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OTHER ITA SITES:
Settlers of Catan Strategy - Part 1 - The Ore-Grain Strategy
The Settlers of Catan has been the flagship for German Style Designer Games for many reasons, some of the main ones being its elegant simplicity and its depth of strategy. Your choice of strategies will influence your initial setup and overall game play. The separation of strategies that are outlined in this series is a bit artificial, but it is useful to understand the concepts behind them. In practice, players will use a combination of these strategies during gameplay. This article, the first in this series, will discuss the Ore-Grain Strategy.
The Ore-Grain Strategy seems to be the most popular strategy, at least in the basic game. This strategy attempts to get a lot of ore and grain early in the game, in order to produce cities as quickly as possible. You should focus more on ore than grain, as you will need three ores to build a city, versus two grains (and in the basic game, there is usually less ore available then grain, as there are only three ore hexes compared to four grain hexes).
This strategy is often so powerful because the first cities you produce will probably be on your initial settlements, which should have high production values. Other people going for settlements right off will probably be left with lower production-value intersections.
This strategy lends itself to getting the largest army, as after you build your cities you will have lots of ore and grain left over to buy cards, of which the majority will be knights. For a game that needs ten victory points (like the basic game), four cities and the largest army means a win.
In general, the more congested the board, the harder this strategy becomes. Other players (especially wood-brick players, as described below) will have a greater expansion potential as they can pump out roads and settlements faster, thereby blocking off your expansion. All too often a player at the endgame will find themselves with the maximum of four cities and zero settlements for eight victory points, and not being able to get another two settlements (and corresponding victory points) because they are boxed in. In the basic game this is not as much as a dilemma as you can get another two points with the largest army or by victory point cards; in games where you need more victory points this can be more problematic. When playing with (or against) this strategy, you must keep in mind its greatest weakness is this lack of expansion potential.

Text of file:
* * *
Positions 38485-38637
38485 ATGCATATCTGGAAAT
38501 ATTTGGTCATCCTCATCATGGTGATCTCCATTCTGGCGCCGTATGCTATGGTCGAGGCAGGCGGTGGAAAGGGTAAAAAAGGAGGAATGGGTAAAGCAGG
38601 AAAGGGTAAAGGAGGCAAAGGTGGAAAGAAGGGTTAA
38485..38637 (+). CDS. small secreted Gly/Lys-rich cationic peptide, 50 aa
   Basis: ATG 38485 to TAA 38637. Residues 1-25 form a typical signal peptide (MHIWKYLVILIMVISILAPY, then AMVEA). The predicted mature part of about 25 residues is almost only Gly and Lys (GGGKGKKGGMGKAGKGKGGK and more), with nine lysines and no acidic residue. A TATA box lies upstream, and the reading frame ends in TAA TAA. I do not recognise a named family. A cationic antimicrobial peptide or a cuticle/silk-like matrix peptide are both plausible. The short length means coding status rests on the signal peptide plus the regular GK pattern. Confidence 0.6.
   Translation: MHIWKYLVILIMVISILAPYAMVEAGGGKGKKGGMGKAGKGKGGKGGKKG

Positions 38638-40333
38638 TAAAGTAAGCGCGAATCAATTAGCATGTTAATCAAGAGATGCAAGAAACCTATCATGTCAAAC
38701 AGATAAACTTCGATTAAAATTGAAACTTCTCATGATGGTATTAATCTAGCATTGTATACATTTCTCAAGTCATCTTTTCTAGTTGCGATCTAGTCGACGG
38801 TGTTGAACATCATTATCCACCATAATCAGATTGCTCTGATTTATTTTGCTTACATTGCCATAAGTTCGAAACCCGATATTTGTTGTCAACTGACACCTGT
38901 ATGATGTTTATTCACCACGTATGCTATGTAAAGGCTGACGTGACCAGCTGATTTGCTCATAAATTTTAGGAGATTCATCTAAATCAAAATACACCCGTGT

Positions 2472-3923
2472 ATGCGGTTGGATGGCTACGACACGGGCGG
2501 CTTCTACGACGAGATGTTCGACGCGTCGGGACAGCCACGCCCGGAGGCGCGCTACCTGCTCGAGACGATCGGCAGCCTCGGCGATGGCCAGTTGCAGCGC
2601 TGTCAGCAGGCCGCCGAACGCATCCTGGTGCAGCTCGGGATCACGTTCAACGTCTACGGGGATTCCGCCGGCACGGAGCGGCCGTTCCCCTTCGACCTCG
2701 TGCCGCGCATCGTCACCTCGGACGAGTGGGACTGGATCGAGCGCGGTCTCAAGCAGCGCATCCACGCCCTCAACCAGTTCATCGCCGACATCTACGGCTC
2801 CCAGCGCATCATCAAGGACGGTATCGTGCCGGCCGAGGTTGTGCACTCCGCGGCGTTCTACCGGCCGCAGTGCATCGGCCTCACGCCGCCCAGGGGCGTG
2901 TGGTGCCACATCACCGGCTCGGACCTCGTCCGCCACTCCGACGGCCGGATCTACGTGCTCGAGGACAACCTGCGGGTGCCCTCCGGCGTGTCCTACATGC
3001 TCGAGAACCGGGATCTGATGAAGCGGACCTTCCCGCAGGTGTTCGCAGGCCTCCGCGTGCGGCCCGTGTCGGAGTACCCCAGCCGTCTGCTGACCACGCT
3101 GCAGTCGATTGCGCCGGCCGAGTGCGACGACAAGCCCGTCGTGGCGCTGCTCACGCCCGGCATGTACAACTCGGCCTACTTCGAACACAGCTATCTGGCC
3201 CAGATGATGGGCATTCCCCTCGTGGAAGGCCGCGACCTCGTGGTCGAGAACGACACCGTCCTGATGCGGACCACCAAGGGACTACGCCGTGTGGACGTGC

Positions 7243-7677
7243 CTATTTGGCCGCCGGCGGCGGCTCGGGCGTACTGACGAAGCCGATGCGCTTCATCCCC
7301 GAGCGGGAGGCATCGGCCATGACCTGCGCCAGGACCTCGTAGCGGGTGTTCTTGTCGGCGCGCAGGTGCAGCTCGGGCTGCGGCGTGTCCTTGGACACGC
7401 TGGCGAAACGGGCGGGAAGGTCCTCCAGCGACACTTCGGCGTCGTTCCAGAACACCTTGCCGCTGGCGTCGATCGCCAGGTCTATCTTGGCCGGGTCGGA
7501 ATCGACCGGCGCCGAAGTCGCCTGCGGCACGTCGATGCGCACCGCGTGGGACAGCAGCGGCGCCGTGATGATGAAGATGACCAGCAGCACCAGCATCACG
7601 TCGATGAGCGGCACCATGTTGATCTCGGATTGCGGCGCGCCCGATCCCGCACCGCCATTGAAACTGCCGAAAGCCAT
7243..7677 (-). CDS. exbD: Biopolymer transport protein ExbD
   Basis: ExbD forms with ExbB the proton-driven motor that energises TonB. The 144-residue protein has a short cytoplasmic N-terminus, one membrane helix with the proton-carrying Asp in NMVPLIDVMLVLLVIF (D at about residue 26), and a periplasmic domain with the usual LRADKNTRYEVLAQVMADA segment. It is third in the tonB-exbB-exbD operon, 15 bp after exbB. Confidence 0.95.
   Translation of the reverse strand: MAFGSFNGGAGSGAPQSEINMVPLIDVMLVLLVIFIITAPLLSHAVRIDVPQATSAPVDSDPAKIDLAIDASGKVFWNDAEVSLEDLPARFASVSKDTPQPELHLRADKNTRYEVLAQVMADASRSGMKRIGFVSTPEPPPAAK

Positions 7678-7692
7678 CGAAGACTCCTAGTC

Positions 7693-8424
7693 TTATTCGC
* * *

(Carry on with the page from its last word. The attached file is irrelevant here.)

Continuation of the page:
The Ore-Grain Strategy can be good for Seafarers, as it is harder to get boxed in (simply build to an island). Getting an ore or grain port is great for this strategy, as after you build four cities you won't have as much a need for these resources, and it can make the endgame a lot easier.
Remember that by building cities, you are concentrating production in fewer locations. As you are putting more of your eggs in fewer baskets, make sure you don't leave any vulnerable. Make sure that you don't place your cities at an intersection with one good number and two bad numbers, or the robber can make your very expensive city worthless. This will be much less of a problem to players who are concentrating on (many) settlements rather than on (fewer) cities. For this same reason, those variants that use multiple robbers/pirates can hurt people who concentrate on cities more.
Near the end of the game you will be the constant target of the robber, as ore and grain become valuable to the other players. You need to have been saving knights so that you can get the robber off your production units. Also, since you have cities, your production spaces will naturally look like better places for the others to put the robber.
For more information about the game, please visit the author's Settlers of Catan fansite. This series is based upon the Settlers of Catan Strategy and Tactics Guide, which is located at http://settlersofcatan.blogspot.com/
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